For the first half of my life, I had a seemingly good relationship with what I understood as “God”. I was fairly sick as a newborn, and my family since told me that it was the prayers of the church that provided the miracle of my well-being. Thereafter, we dutifully went to church and Sunday school every week, where I repeated the tenets of the Apostles and Nicene creeds, ensuring that my relationship with God was grounded in the doctrine of the Christian Church.
After starting to attend a fundamentalist Baptist school in 6th grade, where I went to Bible class every day and had chapel two times a week, I started attending a Baptist church with a more active youth group than the kids who only met on Sunday morning at the Lutheran Church where I grew up. By the time I turned 16, I was going to church about three times a week and on the off days, I attended other events and concerts for Christian teens. They all included the tried and true outline of worship music first, followed by a message about how sinful humans are (you in particular), and a regularly emotional altar call to publicly give your life to Jesus… again.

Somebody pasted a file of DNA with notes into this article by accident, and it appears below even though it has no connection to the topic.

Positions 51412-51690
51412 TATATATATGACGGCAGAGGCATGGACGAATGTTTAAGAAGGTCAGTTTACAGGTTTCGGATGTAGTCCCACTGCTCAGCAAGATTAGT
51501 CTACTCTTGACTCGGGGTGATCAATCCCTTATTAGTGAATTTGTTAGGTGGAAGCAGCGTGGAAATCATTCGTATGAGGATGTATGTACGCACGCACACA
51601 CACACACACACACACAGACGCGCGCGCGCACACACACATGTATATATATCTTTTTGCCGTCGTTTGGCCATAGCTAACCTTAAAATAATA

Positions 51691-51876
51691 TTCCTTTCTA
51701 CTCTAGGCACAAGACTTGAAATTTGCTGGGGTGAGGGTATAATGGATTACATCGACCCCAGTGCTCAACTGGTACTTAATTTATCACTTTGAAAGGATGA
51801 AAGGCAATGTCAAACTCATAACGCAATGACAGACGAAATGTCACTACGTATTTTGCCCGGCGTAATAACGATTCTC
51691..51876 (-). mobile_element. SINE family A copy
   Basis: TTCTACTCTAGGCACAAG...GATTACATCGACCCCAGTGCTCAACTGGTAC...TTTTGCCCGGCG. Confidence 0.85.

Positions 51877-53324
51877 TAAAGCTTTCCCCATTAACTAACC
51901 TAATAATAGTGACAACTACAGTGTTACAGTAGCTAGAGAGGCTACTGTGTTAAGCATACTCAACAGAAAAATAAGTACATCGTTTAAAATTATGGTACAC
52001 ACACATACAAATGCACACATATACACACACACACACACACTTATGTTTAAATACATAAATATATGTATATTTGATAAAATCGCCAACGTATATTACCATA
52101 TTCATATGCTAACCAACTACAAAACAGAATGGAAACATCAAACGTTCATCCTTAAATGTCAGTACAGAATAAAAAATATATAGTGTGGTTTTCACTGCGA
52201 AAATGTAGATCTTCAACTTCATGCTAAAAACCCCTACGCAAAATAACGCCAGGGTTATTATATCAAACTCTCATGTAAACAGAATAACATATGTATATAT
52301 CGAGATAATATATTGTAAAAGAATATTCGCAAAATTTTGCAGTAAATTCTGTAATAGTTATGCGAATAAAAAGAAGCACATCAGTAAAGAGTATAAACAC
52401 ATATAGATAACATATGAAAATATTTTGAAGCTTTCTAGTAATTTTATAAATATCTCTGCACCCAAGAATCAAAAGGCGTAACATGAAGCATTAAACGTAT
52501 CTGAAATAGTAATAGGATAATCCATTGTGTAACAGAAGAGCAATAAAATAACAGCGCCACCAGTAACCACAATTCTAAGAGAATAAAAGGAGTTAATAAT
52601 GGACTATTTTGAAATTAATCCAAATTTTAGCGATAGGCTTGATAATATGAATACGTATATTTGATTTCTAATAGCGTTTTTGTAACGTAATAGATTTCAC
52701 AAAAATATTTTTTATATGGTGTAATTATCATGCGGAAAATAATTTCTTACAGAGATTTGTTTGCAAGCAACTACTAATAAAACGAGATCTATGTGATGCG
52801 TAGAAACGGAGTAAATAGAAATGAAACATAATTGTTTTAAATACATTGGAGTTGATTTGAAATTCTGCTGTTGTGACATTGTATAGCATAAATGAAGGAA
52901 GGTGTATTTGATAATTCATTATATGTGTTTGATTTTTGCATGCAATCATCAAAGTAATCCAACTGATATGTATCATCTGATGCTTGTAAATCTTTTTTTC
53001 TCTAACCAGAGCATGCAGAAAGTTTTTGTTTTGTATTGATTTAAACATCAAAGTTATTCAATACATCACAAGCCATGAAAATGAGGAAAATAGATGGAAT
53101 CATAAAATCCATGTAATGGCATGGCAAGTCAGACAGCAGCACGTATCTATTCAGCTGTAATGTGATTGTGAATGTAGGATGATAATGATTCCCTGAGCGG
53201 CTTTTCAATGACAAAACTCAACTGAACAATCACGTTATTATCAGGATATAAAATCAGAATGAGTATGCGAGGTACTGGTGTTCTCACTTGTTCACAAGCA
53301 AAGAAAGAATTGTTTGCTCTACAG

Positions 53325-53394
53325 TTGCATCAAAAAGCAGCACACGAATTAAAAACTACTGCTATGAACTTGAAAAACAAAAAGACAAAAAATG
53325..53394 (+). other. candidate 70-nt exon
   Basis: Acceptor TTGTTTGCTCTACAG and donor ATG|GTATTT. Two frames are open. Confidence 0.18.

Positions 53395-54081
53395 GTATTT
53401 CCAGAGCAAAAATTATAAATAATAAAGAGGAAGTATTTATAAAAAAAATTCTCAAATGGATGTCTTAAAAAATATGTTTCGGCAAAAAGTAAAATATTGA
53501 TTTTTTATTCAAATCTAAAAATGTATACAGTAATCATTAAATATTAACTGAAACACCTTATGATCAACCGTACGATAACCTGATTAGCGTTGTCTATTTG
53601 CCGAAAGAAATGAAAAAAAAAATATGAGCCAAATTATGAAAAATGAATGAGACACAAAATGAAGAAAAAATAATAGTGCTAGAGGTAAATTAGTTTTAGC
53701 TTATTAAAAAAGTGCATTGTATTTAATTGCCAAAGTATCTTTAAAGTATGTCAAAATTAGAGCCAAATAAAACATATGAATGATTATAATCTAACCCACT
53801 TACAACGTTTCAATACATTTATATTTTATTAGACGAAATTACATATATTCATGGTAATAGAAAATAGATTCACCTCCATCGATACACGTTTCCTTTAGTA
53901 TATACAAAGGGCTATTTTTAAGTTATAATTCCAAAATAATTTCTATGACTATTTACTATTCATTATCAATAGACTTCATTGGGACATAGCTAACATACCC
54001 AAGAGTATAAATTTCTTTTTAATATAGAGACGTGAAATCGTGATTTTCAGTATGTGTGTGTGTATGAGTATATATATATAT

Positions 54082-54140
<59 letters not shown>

Unfortunately, there were only so many times I could hear the same message and work through the same drama, and I began to question whether or not it was even true. Beyond my liberal arts education eventually revealing to me that the Bible wasn’t as perfect, inherent, nor infallible as I had been led to believe, the premise of Christianity started to lose its appeal for me. I didn’t really think God was so short-sighted in giving humans free will that he was forced to punish them for all eternity if they didn’t believe that he snuck on to Earth to make amends for his oversight.
I also found myself more often filled with the judgment of Jehovah than with the love of Christ I actually sought and resonated with. Basically, I didn’t think that God was as stupid or angry as the tradition made Him out to be. And neither the Nation of Israel nor the Roman Catholic Church, the two groups that started this whole scenario, have done all that much to showcase a healthy relationship with All That Is.
However, I still felt a connection with Christ, or God, or the Universe, or the Source of All Being, whatever keeps filling my lungs with breath and gave me the opportunity to have a childhood connected to nature and the relationships I formed with so many members of the animal kingdom. From gazing into the eyes of horses, dogs, or cows to meeting armadillos and possums in the…